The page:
Released in the January dead zone for movies, Michael Mann’s Blackhat drew little attention from audiences. My theater was basically empty, and I saw it on the opening weekend. Despite its commercial disappointment, this film has its share of devoted fans. This is especially true of cinephiles, who are drawn to Mann’s technical mastery even when the plot falls a little short. I count myself among this group of defenders that will go to the mat for his divisive movies like Miami Vice, Public Enemies, and Ali. Many people love Heat and Collateral, but it takes a certain type of person to love the deeper cuts. Blackhat is a movie for that vocal group.
Mann constantly tinkers with his movies, and his latest project was no exception. In early 2016, he screened the Director’s Cut of Blackhat at the Brooklyn Academy of Music. It seemed like that would be it, so I was stunned to learn that F/X would debut that version on May 9th of this year. While the overall impact is similar to the original, there are some major changes to the film’s structure. I’ve already written twice on this movie — an initial review and a detailed look at five key shots. Therefore, I won’t dive into all the specifics once again. For this post, I’ll stick with the changes in the Director’s Cut. For one last time (I think), let’s talk about Blackhat!
I don’t enjoy watching films with commercials, even when using the DVR. There's a choppiness that you can’t escape no matter how good the material is. I made an exception here, but it does halt the momentum. With that said, I don’t believe F/X needed to make significant cuts to adjust this story for TV. This is not a hard R, and the violence falls in line with modern television standards. Because of the limited availability of this version, catching up with it on the small screen was an easy sell.
A Different AttackThe most substantial change in the Director’s Cut involves the placement of the nuclear meltdown that drives much of Blackhat’s story. It occurred at the film’s opening in the theatrical version but has now moved well into the second act. The Chicago hack to increase soy futures becomes the event that jumpstarts the plot. The opening shot of this version is a quiet scene of papers flying inside the empty Mercantile Trade Exchange. It’s a more effective moment and reveals the danger lurking behind the scenes. The attack happens in a deserted space and from outside of public view. It’s an eerie scene that reinforces the story’s primary themes.
Another positive is removing some confusion from the arrival of Hathaway (Chris Hemsworth) and Chen Dawai (Leehom Wang) at the nuclear facility. It seems like the attack just happened, and that is the case in the Director’s Cut. The original version felt more jumbled, and this scene came out of nowhere. The “stock footage” marker still appears over the disaster scene, but it’s a minor quibble. It’s a more epic attack, so the shift to the introduction in the theatrical version makes sense. However, that move helped support a feeling that the plot was thrown together into an incoherent mix.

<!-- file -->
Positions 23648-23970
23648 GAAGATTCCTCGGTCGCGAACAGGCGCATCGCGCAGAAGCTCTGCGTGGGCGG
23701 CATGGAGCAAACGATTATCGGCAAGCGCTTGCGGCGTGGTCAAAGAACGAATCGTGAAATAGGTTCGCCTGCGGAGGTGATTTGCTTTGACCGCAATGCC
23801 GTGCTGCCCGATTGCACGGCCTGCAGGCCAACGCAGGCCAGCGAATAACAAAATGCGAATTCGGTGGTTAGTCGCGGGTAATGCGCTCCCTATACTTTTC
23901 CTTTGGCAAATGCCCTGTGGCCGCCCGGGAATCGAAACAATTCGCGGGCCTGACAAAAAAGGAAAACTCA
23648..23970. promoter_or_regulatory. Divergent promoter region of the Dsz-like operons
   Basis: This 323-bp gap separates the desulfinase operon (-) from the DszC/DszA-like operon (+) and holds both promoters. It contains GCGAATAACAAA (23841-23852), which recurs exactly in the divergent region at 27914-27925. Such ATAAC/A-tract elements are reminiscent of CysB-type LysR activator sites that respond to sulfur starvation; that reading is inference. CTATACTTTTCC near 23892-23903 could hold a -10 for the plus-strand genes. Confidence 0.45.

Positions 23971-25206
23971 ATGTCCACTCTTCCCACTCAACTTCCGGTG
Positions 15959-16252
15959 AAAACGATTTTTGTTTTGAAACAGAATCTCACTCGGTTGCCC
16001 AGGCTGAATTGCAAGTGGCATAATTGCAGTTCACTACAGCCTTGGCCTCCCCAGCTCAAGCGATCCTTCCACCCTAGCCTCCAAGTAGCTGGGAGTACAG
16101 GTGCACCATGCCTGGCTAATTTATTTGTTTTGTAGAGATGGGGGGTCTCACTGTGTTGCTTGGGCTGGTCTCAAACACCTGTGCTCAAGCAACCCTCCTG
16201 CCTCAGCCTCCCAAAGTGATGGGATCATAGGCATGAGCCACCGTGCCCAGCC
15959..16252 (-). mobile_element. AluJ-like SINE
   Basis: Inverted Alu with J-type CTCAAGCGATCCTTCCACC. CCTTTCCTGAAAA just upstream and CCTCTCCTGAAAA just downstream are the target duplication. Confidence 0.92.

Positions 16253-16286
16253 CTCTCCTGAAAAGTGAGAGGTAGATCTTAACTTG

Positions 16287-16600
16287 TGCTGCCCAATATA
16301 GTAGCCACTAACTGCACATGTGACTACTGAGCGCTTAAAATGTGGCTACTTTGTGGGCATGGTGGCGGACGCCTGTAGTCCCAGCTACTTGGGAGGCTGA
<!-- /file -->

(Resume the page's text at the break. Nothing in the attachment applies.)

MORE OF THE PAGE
Character BeatsOn casual glance, you could miss a lot of the other edits to this Director’s Cut. The original love scene offered subtle details on Hathaway’s back story, but that is gone now. The result is a more conventional moment between Chien Lien (Tang Wei) and Hathaway that’s easily forgettable. There’s a recurring theme to most of the edits — less emphasis on Hemsworth’s character. This allows a little more room for Dawai and Agent Barrett (Viola Davis), which is always welcome. One new scene reveals her uneasiness about Hathaway and Dawai’s trust in his buddy. It creates more of an ensemble feeling that adds weight to their fates down the road.
One thing that’s harder to fix is Hathaway’s awkward introduction, set up to be cool but really making him look like a poseur. The longer conversation in the restaurant with Lien also lands with a thud. His claim that the “time isn’t doing me” falls shot because Hemsworth doesn’t sell it. He’s more at home when the action starts, especially in the final act. Mann shares that ability, and a new tense moment with a revolving tail in Hong Kong is quite effective. It reminds us how well Mann can shoot even the most straightforward scene, especially in a crime film.
Blackhat’s LegacyThe Director’s Cut’s best achievement is to shine a clearer light on what already worked in Blackhat. It’s an effective crime film that depicts a believable world of hackers, their henchmen, and the agents that pursue them. There’s a sense of confusion on what’s really driving the villains in the modern world. We’ve come a long way from robbers strolling into banks and stealing the loot. The villain of this film is a nondescript guy hiding out of sight. When we encounter him in person, he seems less imposing and fairly easy to defeat.
Mann still has many supporters, but I wonder if he’ll direct another feature. He is 74 and hasn’t had a commercial hit in a long time. A biopic of Chicago mob bosses Tony Accardo and Sam Giancana may be in the works. More recently, Mann and Michael De Luca purchased the rights to Mark Bowden’s book Hue 1968 to develop a miniseries. I’m hopeful that one of these projects will happen, but Mann isn’t that most prolific. It’s been more than two years since Blackhat’s release, and we’re still a long way from his next work. In the meantime, it’s intriguing to look at a different cut of his last film. Whatever comes next, I’ll be one of the first people in line for Mann’s future projects.
This article is part of the Investigating Michael Mann series, which takes a close look at his remarkable films. Check out all the reviews on this page.
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